By: Mark Waid (story), Javier Rodriguez (art), Alvaro Lopez (inks)
The Story: Daredevil dips a toe into the world of radio broadcasting.
The Review: Superheroes, as we’ve seen, are best directed towards obvious, rampaging foes, the kind that present a visible target for them to punch/blast into submission. It’s the covert, unseen threats that superheroes aren’t equipped to deal with. Look at Batman trying to respond to the Leviathan invasion in Batman Inc. Despite a global network of master vigilantes and resources to beat the band, even he only managed to limp his way to victory.
Daredevil faces a similar scenario here. True, it’s on a much smaller scale, but then he’s also more limited in his means and support network. Nevertheless, he’s compelled to call upon their help, as the Sons of the Serpent have become too widespread and too well-concealed for one Daredevil to deal with. While he doesn’t strike a mortal blow to the organization, he does sap a lot of their power, a feat made all the more impressive by his choice of allies.
As we’ve seen, Matt doesn’t hesitate to consult the likes of Ant-Man or Dr. Strange when he has need, and considering the Sons’ potentially supernatural origins, you’d think Strange would be put to more use than researcher on this case. Instead, Matt brings in Kirsten McDuffie and former bully Nate Hackett to help him out, which shows that Waid is a writer who knows how to maximize the use of his inventory.
More than that, the contributions of Nate and Kirsten in particular make an important statement about the place of ordinary citizens in the superhero scheme. Kirsten has previously rejected being shoehorned into the mere role of Daredevil’s girlfriend, and here, she insists on getting the last word to the people of New York City: “Daredevil’s declared war on a gang of racist scumbags because he’s pissed. As am I. Let that be our job. To shoulder that rage.” Rather than allow Daredevil to singlehandedly save the city, Kirsten calls on the city to save itself.
In that way, the people can finally channel their energies into something productive, rather than the impotent outrage that followed the Trayvon Martin-esque controversy in #31. But it’s hard not to see this as Waid using the opportunity to attack certain conservative viewpoints: “They prey on us when we’re frightened. They tell us our enemies are the immigrants down the street. Or the food stamp family next door.” Falling for these perceptions leads people to the same path that creates suicide bombers: “We don’t become ‘empowered.’ We become weaponized.” Waid gets away with these cracks because he frames this toxic rhetoric as a kind of victimization, and he, like Kirsten, believes that people are generally better than that.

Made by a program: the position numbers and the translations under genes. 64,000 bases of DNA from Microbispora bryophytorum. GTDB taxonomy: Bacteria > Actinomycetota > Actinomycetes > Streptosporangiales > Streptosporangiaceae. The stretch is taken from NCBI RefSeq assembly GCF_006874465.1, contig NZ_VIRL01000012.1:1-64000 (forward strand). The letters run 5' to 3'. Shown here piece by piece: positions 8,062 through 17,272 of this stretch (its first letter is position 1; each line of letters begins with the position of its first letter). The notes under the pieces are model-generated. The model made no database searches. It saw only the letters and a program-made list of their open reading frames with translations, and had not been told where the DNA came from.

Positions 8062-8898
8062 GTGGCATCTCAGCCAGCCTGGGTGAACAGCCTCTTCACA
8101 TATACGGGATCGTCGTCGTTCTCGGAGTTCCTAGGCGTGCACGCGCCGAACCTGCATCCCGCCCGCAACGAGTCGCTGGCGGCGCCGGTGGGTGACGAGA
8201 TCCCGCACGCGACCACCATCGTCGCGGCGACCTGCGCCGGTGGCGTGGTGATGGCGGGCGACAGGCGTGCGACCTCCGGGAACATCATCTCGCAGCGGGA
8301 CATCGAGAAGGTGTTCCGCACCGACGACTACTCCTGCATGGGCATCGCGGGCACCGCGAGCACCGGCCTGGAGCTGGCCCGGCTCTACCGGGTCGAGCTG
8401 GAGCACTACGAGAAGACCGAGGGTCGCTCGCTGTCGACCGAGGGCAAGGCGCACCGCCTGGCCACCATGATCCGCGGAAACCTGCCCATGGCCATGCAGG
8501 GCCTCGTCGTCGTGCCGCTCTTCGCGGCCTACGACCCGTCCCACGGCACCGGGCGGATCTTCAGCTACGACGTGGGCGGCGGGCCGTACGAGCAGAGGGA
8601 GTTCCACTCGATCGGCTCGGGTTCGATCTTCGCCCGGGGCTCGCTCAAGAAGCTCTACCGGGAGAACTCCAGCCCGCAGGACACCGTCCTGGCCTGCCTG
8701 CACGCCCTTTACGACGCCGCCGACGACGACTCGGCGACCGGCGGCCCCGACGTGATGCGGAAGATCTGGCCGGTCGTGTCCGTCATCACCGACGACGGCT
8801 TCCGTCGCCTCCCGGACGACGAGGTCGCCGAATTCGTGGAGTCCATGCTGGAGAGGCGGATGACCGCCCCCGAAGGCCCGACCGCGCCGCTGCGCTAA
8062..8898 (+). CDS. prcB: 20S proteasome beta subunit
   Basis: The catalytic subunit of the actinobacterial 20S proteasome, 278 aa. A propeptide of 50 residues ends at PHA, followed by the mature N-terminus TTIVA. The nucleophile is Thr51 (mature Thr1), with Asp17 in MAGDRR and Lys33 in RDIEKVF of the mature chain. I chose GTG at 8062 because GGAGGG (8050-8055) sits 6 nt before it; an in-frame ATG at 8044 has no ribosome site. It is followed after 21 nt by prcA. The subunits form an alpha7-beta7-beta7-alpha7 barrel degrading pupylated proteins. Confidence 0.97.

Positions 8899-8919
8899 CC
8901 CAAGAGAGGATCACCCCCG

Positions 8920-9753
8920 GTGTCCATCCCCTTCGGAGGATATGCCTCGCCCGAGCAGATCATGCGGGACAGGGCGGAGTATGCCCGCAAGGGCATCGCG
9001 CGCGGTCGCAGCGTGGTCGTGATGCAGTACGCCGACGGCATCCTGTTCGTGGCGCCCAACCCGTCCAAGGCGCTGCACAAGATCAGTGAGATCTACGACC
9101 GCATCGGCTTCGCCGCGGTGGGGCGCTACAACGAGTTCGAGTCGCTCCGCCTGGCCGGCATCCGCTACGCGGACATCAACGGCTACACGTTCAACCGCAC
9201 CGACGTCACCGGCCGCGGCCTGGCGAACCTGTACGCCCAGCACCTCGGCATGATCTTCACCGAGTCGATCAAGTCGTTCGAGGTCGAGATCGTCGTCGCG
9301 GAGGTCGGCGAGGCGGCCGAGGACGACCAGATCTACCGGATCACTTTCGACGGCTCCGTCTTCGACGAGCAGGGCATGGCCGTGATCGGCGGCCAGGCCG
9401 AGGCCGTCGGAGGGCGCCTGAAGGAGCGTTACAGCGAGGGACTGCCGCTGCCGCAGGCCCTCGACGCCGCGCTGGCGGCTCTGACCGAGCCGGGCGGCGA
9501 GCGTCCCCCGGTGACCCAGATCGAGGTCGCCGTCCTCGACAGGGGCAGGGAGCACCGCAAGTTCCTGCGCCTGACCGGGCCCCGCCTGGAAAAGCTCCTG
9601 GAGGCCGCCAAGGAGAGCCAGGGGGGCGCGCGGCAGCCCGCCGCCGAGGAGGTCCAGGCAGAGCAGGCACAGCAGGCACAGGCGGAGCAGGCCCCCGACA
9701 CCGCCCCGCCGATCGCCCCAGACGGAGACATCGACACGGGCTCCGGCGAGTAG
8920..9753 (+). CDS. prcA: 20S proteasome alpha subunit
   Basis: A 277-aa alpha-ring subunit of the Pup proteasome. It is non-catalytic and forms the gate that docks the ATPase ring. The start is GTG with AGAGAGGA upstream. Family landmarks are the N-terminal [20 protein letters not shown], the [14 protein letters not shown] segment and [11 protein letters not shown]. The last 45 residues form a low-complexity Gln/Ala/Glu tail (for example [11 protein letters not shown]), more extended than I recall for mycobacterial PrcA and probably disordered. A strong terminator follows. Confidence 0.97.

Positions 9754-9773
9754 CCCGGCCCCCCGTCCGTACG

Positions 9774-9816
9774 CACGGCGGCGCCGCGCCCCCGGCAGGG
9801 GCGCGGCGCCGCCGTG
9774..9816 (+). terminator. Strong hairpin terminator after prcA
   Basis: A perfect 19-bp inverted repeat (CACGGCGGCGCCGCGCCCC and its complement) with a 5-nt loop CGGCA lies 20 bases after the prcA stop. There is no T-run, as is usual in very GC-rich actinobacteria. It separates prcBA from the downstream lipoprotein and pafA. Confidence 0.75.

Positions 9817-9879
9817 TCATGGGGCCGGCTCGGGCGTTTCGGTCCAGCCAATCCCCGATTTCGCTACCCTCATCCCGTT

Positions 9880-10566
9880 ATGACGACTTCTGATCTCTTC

These points give the arc its importance, but the true source of its entertainment comes, as always, from the great character work. Kirsten is only convincing as Waid’s voicebox because he built up her forthright, independent streak from the beginning, qualities that become even more prominent when Matt approaches her for help not as a lover’s favor, but as a hero’s challenge. “[Y]ou’re my first and best choice.”
“Because you’re fearless.”
That’s not to say their chemistry doesn’t also sing, however. There’s definitely a Hepburn and Tracy quality to their deprecating banter (“Don’t do anything I wouldn’t do,” Matt warns; “A short enough list,” Kirsten deadpans) that highlights how much they enjoy their little spats. Small wonder that Matt finds himself torn between anger and arousal when Kirsten endangers herself with an extra speech to the city.
Rodriguez has been an intimate collaborator from his coloring work with Chris Samnee, and it shows in his fill-in work. Although his thin lines and dramatic, almost classical poses suggest Javier Pulido, his overall storytelling is very much in Samnee’s style: simple, unpretentious, and highly effective. You can see this in the purse-snatching sequence in Central Park: three narrow panels, each representing a heartbeat of a moment, showing Matt gauging the situation and prepping himself to make his big, splashy move in the next panel, striking down the very middle of the two pages. There’s nothing fancy or visually ambitious about the sequence, but it works amazingly well just the same.
Conclusion: The arc cries for a strong resolution to the enemies that have plagued our hero for so long, but this issue doesn’t quite provide it, though it offers so many other great qualities besides.
Some Musings: – Rodriguez’s depiction of Dr. Strange seems somewhat villain-esque, doesn’t it? I don’t recall him being so thin, or his features being that angular, or his eyes that crazy.